Once upon a time, a baby was born. She was born as perfect as any baby is born, her hope and humanity and purpose still untouched by jealousy, by undue pain, by disappointment or despair. And so, despite some hardship, she was a happy child. She loved telling stories, and acting them out for her friends. She loved animals, and kept many near her. She loved her mother and her father. She loved sunlight, and singing, and a great many things, as children do.
But this child was born with a disease, latent deep within her. It was a disease capable of robbing her senses, her sense of self, even her great many loves. But it was also a disease that could be treated. It was a bad disease, but with the love of her friends, family, and countrymen, she could be lifted from the worst of it, and continue to live in that happy way. So you understand, then, that it was a terrible tragedy that many years before this girl was born, before she was even a spark of lust in her parents’ eyes, before they were even spark of lust in their parents’ eyes, the society into which the girl was born deemed it illegal to show symptoms of her disease.
The country went up in arms recently about the US government taking and withholding children from immigrant parents. Social media was abuzz with photos, videos, and audio recordings of children crying for their parents, being herded like animals in cages, and allegedly suffering maltreatment and abuse. It was, and remains, utterly heartbreaking. The fact that people are up in arms, speaking out, raising money, and protesting these events is righteous and it’s having an effect, if a slow one. But I haven’t been able to participate much because I’ve been focused on something else–while this has gone on, my family has been forcibly separated by the US government too. My kids aren’t in cages. There aren’t massive human rights violations taking place in this instance, but there are disability rights violations taking place. My daughters are crying for their mommy too. And I don’t know when I will see them again. But nobody has taken notice. Some of you might even believe it’s just, which is a byproduct of longstanding stigma that is ruining my life.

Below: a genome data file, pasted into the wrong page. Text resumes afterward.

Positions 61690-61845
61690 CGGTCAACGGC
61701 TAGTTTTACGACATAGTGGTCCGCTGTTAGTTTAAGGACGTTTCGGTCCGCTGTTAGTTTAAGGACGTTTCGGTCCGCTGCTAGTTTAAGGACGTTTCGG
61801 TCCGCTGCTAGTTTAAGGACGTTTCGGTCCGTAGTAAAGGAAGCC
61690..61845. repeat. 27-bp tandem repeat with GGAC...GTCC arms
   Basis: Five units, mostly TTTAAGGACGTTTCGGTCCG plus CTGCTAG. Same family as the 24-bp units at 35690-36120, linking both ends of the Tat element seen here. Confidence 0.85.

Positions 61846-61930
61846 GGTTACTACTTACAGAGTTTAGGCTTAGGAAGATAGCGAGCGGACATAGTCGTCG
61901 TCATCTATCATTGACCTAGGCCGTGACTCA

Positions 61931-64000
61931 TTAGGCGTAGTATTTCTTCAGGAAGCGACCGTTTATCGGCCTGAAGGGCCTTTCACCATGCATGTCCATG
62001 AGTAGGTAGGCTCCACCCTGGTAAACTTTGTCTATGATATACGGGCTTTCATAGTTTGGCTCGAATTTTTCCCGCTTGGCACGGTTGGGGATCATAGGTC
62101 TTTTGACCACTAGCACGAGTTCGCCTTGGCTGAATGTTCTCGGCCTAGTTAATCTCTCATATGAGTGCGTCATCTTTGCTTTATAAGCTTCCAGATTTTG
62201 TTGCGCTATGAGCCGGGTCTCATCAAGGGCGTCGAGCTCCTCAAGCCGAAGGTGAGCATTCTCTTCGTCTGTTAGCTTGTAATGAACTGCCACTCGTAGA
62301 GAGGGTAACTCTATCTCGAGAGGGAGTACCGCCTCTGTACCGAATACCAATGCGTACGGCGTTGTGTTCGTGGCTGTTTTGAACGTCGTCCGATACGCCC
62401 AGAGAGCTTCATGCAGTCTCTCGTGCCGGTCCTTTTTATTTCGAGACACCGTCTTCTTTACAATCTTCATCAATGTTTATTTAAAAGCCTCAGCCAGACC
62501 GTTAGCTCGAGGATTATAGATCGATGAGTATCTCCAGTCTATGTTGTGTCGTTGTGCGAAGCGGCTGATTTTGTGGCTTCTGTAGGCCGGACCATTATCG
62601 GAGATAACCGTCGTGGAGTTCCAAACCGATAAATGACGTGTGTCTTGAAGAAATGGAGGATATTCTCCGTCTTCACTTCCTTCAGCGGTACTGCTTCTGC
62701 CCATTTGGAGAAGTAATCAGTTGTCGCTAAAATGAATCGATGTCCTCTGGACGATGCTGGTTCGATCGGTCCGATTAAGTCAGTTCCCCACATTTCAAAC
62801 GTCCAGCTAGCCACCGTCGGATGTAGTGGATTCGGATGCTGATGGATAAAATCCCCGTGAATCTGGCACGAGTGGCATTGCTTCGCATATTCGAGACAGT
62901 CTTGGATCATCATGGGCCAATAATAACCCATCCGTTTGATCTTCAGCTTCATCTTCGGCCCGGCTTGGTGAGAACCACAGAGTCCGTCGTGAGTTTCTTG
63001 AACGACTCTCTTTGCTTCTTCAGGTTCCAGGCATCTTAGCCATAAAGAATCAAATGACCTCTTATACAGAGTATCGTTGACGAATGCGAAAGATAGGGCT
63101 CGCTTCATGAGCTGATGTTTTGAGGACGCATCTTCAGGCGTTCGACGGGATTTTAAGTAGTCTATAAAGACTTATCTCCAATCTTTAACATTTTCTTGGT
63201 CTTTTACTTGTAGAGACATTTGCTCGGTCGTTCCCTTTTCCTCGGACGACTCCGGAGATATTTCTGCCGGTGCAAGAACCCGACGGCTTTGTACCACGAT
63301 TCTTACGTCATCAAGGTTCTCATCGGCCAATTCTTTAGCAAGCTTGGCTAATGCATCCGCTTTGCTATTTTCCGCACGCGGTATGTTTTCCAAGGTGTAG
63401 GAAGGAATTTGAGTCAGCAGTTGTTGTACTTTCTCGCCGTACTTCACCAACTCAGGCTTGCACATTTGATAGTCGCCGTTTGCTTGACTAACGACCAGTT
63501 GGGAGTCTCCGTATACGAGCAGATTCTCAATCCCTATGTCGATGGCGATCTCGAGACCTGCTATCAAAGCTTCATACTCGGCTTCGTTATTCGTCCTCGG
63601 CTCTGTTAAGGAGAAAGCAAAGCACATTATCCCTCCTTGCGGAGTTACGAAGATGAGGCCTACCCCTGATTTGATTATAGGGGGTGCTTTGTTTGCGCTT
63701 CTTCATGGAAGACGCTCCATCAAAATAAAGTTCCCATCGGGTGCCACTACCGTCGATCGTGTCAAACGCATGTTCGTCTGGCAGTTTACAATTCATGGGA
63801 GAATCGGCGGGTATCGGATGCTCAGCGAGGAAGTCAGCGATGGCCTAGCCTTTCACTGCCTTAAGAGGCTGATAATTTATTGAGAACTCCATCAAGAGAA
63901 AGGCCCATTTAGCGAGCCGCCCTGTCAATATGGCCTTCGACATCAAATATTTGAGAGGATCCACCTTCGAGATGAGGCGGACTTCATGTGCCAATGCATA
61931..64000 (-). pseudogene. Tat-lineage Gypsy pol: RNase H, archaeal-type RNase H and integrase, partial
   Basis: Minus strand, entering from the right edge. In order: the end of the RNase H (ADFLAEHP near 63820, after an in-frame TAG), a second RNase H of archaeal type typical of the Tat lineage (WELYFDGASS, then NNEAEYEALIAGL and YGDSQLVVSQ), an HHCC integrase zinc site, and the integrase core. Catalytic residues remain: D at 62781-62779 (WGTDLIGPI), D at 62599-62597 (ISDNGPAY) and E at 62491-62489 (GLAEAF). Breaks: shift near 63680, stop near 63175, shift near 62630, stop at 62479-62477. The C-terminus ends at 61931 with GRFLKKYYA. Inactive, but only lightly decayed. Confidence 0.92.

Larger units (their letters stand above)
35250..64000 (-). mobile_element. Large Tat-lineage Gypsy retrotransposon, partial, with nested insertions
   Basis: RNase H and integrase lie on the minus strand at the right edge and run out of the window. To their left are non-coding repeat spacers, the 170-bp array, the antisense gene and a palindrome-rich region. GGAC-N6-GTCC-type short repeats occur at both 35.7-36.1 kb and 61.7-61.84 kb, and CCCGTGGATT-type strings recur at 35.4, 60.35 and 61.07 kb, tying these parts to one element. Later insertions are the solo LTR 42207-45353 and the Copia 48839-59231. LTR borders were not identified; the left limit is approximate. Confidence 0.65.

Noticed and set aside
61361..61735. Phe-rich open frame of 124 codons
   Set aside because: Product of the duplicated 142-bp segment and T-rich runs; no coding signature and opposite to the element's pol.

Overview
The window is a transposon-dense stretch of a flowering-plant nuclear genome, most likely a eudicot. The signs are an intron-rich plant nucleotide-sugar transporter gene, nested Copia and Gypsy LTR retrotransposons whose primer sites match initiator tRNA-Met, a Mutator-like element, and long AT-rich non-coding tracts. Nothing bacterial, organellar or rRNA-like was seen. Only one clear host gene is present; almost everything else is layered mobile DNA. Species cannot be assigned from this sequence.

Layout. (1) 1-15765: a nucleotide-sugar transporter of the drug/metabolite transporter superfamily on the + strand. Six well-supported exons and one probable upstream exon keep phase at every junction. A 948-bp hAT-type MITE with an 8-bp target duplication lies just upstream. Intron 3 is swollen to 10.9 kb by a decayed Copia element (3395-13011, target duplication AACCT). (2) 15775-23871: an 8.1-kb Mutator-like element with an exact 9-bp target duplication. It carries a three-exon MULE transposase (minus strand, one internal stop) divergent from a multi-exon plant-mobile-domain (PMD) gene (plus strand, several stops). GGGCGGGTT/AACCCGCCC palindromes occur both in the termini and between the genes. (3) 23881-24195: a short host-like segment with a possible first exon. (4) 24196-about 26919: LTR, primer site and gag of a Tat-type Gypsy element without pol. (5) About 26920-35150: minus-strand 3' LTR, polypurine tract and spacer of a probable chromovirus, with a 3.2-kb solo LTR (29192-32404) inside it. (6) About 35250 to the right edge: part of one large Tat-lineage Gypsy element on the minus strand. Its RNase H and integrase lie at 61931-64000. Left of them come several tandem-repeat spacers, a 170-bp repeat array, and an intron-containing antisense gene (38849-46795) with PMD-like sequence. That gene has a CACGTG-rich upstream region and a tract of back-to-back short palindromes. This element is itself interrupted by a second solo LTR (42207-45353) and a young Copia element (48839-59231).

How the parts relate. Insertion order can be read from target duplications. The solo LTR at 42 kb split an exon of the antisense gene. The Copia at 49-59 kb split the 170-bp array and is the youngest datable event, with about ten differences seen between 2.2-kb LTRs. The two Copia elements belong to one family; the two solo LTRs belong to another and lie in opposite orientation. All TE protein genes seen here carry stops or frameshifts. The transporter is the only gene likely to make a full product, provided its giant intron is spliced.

thank you. Every once in a while I check my blog stats and see what posts people are reading (by the way–where is my guest post about growing up with a bipolar mother, and my post about forgiving people who commit suicide re-blogged? They’re getting way too much traffic to not have links posted elsewhere). I saw that someone had read the blog post I made last year to celebrate the good things about the time while my court case with my abuser was going on. I’d forgotten about that post, and about my ability to be happy and positive during really dark times. Seeing that link and re-reading that post was really helpful, especially since I’m going through some fiercely dark times right now. So I’ve decided to do a round two, 2018 edition.